Friday, November 05, 2004

Professor Reitz Discusses Law in Russia

ILS held a very informative and intriguing brown bag lecture today on Russian law. Professor Reitz conducted the discussion and shared his extensive knowledge on the history of progress of law in Russia, incorporating his insights as a scholar in comparative law. The lecture focused on the judiciary and the direction Russia is taking with regards to the independence of judges, the implementation of jury trials, and the recognition of judicial authority. Professor Reitz made many interesting comparative points as to the similarities between Russia's judiciary code/system and those of Western Europe (especially the Dutch code). The trend of Russian legislation and reform has slid the direction of Western European civil code structures, as opposed to U.S.-style systems (notwithstanding the money and resources the U.S. has plugged into Russia's governmental reforms generally).
Another interesting point made, begging for some hypotheses and further inquiry, is that the public opinion and social perception of the fairness and effectiveness of courts in Russia actually lags behind what the statistics say about court effectivenes. Many citizen complaints against various levels/sections of government are being heard, often securing victory. Many factors may play into this phenomenon, not the least of which is left-over skepticism from Soviet times regarding the impartiality of judges towards the establishment.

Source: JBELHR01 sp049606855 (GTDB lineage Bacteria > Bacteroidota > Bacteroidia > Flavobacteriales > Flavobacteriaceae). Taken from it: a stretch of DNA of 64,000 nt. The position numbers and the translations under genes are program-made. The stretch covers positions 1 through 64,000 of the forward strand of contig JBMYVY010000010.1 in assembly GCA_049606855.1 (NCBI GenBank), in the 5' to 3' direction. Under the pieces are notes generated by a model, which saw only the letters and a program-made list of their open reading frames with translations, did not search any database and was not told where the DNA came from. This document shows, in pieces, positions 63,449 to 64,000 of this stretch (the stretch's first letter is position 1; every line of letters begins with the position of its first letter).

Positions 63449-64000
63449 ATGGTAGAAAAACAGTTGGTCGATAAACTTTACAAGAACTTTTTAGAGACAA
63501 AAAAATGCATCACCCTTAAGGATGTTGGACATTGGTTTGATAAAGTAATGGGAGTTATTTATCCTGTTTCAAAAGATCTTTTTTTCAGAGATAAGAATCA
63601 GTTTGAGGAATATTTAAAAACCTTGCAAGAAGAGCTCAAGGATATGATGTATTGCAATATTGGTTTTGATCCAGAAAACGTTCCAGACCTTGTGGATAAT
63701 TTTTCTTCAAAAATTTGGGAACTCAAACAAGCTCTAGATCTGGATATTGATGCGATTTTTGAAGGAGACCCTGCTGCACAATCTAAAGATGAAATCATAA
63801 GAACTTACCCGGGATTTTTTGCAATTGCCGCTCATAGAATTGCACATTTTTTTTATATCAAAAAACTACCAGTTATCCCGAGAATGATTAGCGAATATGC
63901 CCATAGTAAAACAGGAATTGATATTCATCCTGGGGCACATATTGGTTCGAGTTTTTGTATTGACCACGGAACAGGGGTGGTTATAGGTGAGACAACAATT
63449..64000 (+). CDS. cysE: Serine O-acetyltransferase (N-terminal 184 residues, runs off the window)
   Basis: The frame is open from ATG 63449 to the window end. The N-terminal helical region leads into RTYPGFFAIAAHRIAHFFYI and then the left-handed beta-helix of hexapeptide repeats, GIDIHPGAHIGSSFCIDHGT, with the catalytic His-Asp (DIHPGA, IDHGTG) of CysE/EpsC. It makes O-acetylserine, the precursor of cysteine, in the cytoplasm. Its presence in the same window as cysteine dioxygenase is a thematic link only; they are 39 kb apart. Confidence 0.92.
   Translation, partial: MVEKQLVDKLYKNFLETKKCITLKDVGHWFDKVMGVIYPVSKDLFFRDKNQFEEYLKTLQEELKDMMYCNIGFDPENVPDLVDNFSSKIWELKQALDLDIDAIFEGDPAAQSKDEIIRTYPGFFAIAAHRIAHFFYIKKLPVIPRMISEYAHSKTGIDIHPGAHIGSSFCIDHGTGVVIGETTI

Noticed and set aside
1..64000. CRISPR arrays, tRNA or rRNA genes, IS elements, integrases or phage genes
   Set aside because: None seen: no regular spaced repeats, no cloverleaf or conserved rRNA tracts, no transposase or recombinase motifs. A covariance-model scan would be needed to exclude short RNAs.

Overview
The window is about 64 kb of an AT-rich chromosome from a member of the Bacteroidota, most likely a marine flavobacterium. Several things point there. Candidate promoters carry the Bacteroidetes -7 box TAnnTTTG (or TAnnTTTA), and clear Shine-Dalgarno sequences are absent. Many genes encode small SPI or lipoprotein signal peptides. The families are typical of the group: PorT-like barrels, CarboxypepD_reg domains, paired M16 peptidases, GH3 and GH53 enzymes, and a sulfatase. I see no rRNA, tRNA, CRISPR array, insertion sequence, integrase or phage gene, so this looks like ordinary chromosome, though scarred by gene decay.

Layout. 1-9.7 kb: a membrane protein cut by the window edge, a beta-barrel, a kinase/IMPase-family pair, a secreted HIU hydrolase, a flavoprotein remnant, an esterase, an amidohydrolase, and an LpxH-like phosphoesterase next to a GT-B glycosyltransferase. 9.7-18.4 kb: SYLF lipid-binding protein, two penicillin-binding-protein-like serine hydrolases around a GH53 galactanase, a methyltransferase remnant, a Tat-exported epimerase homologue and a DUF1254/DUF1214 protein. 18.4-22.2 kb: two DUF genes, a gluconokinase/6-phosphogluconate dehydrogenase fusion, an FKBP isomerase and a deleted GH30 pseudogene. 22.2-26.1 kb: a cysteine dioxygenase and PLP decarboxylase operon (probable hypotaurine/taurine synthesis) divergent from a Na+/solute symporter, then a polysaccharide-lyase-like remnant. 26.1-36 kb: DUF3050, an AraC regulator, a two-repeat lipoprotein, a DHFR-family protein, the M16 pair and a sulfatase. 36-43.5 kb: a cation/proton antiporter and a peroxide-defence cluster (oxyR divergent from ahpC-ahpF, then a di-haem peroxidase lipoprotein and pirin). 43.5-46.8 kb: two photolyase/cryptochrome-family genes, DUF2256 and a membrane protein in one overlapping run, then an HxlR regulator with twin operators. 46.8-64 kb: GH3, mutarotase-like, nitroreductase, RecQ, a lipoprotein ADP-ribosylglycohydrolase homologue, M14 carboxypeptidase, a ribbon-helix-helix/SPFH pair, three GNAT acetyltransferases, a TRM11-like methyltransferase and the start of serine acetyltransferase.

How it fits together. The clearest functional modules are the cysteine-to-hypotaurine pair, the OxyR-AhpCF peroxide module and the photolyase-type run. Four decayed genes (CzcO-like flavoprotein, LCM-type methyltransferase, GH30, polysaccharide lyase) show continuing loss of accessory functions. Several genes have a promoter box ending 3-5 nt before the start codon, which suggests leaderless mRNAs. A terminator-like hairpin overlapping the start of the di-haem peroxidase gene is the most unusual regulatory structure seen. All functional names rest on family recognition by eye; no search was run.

A special Thank You to Professor Reitz and the ILS staffers who organized the lecture...

Please feel free to post any thoughts you have (whether or not you were present) regarding the rule of law in Russia or related countries/regions.

Some interesting links on Russia: (Radio Free Europe - Russia Newsline) (Solomon is the scholar Prof. Reitz referenced)


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